Malaysia's prime minister said Thursday a piece of airplane wing found on France's Reunion Island in the Indian Ocean belonged to Malaysia Airlines Flight MH370, which disappeared without a trace 17 months ago. A French official, meanwhile, said it is likely the wing piece is from MH370, but that experts in Paris must still confirm this.
French, Malaysian and Australian officials on Wednesday began a thorough examination of debris found last week along a beach on Reunion Island, near Madagascar.
Officials already had said the part is a flaperon from the wing of a Boeing 777, the same type of plane that vanished in March 2014 on its way from Kuala Lumpur to Beijing.
Early Thursday, Malaysian Prime Minister Najib Razak said the wing piece is from Malaysian Airlines Flight MH370.
"Today, 515 days since the plane disappeared, it is with a very heavy heart that I must tell you that an international team of experts have conclusively confirmed that the aircraft debris found on Reunion Island is indeed from MH370. We now have physical evidence that, as I announced on 24th March last year, flight MH370 tragically ended in the southern Indian Ocean," said Najib.
French Deputy Prosecutor Serge MacKowiak sounded a more cautious tone, saying there is a "very strong presumption" the piece was part of MH370.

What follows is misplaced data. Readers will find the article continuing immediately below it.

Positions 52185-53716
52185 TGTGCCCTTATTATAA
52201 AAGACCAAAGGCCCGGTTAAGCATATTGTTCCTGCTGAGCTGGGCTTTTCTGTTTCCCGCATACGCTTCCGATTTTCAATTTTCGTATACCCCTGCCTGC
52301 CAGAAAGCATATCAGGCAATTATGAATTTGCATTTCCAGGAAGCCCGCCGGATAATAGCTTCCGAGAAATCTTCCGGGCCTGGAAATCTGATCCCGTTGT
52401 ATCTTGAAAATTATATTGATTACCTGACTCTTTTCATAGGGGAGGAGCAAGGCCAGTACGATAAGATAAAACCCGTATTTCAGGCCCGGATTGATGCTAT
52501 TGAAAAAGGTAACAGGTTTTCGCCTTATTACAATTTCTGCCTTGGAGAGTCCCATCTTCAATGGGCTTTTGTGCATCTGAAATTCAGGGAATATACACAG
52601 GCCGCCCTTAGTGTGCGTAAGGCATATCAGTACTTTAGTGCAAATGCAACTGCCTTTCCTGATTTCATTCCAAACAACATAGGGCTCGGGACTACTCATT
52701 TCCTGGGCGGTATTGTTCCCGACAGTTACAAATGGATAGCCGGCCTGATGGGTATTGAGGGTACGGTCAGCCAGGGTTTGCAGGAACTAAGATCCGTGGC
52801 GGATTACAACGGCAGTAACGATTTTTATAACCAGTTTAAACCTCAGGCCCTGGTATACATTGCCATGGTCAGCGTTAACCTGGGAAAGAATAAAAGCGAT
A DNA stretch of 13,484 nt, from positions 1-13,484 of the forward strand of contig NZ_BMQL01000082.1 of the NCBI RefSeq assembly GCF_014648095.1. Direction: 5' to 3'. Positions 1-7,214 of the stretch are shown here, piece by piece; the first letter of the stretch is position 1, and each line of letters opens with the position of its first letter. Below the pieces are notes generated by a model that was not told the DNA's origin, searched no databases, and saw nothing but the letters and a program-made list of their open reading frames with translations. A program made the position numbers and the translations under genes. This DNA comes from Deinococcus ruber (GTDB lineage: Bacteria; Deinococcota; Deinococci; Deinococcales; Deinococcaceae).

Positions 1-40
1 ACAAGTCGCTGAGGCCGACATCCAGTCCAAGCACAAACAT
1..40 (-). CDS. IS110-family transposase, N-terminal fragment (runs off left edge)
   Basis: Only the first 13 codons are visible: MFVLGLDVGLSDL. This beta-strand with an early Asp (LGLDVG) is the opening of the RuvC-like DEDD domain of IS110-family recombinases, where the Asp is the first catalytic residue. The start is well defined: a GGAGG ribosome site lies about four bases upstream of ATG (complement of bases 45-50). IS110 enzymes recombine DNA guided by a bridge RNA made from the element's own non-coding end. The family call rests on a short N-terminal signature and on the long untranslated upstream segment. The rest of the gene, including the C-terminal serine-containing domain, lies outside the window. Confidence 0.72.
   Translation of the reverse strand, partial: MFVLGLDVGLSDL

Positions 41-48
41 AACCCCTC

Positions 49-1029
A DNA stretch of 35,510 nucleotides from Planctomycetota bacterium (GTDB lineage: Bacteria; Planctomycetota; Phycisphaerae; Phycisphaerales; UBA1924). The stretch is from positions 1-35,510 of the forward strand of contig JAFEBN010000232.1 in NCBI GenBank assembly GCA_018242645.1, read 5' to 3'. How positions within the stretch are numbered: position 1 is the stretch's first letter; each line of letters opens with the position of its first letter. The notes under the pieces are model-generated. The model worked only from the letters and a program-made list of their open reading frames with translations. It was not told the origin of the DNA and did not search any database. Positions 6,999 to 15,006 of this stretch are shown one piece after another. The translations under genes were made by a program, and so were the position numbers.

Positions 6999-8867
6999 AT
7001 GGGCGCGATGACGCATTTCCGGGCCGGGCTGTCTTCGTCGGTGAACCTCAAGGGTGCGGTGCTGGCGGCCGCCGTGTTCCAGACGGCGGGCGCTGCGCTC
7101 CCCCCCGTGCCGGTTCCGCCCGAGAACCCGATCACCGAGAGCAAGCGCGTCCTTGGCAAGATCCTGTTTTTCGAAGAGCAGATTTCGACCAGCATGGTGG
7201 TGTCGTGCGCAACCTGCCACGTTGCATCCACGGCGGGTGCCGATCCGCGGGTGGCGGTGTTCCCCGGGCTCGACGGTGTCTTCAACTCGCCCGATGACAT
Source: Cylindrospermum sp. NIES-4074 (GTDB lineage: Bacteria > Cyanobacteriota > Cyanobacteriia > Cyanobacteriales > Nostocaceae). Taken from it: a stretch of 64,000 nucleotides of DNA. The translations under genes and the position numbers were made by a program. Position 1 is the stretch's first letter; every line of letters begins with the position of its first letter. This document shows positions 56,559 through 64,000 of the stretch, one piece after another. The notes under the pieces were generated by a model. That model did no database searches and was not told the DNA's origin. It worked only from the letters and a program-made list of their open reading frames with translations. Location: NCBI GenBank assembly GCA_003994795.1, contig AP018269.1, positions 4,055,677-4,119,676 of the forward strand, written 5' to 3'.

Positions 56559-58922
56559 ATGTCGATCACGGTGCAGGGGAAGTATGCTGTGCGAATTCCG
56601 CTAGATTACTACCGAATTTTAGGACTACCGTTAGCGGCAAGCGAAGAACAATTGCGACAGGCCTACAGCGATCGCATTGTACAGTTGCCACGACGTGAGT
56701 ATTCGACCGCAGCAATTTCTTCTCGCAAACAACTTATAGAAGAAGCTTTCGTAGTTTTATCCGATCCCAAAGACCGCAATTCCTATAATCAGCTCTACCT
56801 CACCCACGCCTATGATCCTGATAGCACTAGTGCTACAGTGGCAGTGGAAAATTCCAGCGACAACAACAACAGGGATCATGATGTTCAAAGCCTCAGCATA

"This strong presumption will be confirmed by supplementary analysis, which will start from tomorrow morning in the laboratory of the general directory of the technical armory,” said MacKowiak.
Steven Saint Amour, an expert in marine and aviation casualty investigations, told VOA via Skype the fact that something from the plane was found on Reunion Island was a "stroke of luck."
"I think it was safe to say that something was going to wash up on shore at some point. But basically you had the issue of a huge coastline and something washing up on the beach, somebody finding it and then recognizing what it was, the significance of this debris and reporting it,” he said.
Despite the finding, Saint Amour said it is probably going to be just as difficult as it was before to find the black box from MH370 in the Indian Ocean.